Why Students Forget and How to Prevent it from Happening

Why Students Forget and How to Prevent it from Happening

Research in this area has pointed to several techniques that can help students remember information. Spacing out the study of a topic and self-testing and other exercises that retrieve information, often in small chunks, are the most effective. 

Why do children  forget what they have learnt?

1: If we do not learn a topic well enough and it does not get stored in our long term memory then we will forget what we have learned.

2: Sometimes when we learn a new topic it interferes with an old topic and we merge or cannot separate the two. This leads to misconception or misunderstanding. For example, students learn the rule for adding fractions with different denominators and then they try and use the same rule when they want to multiply a fraction. These two fractions have different rules and should be consolidated and remembered in order to answer a question.

3: We often forget topics when we do not use them. It is very important to use what we learn regularly to keep it in our long term memory. It happens to all of us. For example, if the student understands a topic very well, but fails to use it for months, then they are unlikely to remember it or be able to retrieve the information quickly.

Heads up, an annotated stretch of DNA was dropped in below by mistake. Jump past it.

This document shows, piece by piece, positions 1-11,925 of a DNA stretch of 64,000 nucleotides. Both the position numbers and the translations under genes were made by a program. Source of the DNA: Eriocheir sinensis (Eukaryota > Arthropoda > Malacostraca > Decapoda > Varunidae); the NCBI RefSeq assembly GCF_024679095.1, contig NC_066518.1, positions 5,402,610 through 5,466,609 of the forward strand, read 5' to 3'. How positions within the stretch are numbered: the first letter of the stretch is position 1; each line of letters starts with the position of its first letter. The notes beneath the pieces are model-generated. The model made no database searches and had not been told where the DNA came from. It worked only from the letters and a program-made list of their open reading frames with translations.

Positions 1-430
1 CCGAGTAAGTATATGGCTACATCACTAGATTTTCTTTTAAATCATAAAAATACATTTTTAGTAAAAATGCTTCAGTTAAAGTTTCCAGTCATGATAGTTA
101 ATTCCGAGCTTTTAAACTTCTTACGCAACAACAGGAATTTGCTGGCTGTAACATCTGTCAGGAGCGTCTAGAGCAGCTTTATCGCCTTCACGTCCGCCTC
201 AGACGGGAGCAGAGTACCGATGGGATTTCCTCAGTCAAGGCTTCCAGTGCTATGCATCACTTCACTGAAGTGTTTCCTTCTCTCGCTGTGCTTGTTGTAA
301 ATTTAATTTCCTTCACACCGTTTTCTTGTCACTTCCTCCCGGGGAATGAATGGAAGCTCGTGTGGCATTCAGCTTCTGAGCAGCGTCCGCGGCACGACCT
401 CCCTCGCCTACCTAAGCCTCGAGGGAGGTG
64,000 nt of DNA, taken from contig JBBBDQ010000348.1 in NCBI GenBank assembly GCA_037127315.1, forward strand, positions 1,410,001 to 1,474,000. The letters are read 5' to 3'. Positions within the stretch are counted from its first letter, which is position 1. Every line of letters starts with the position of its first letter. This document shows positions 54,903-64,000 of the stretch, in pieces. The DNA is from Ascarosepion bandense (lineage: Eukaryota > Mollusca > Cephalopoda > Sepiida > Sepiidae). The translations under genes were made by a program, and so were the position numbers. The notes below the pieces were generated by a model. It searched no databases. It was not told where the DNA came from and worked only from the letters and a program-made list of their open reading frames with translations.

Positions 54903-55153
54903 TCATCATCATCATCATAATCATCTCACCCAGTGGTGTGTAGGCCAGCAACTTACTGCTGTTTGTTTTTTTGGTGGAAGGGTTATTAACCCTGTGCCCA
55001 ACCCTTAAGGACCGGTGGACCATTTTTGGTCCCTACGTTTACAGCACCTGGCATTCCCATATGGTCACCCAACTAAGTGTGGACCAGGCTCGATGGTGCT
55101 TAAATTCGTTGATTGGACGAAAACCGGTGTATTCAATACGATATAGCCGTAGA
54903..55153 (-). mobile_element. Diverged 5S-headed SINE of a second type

4: Also, the students has to want to remember  it. They must not feel that they cannot remember it.
Even if they have a poor memory then they should make an effort to try and help themselves by using some of the  methods below:

  • Practice testing – Self-testing or taking practice tests covering material that has been covered.
  • Distributed practice – Implementing a schedule of practice on certain topics that spreads out study activities over time.
  • Elaborative interrogation – Asking students to provide an explanation for why a fact or concept is true.
  • Self-explanation – Explaining how new information is related to known information, or explaining steps taken during problem solving.
  • Summarization – Writing summaries of presented information.
  • Highlighting/underlining – Marking potentially important portions of materials while reading.
  • Keyword mnemonic – Using keywords and mental imagery to associate verbal materials.
  • Imagery for text – Attempting to form mental images of text materials while reading or listening.
  • Rereading – Restudying text material again after an initial reading.

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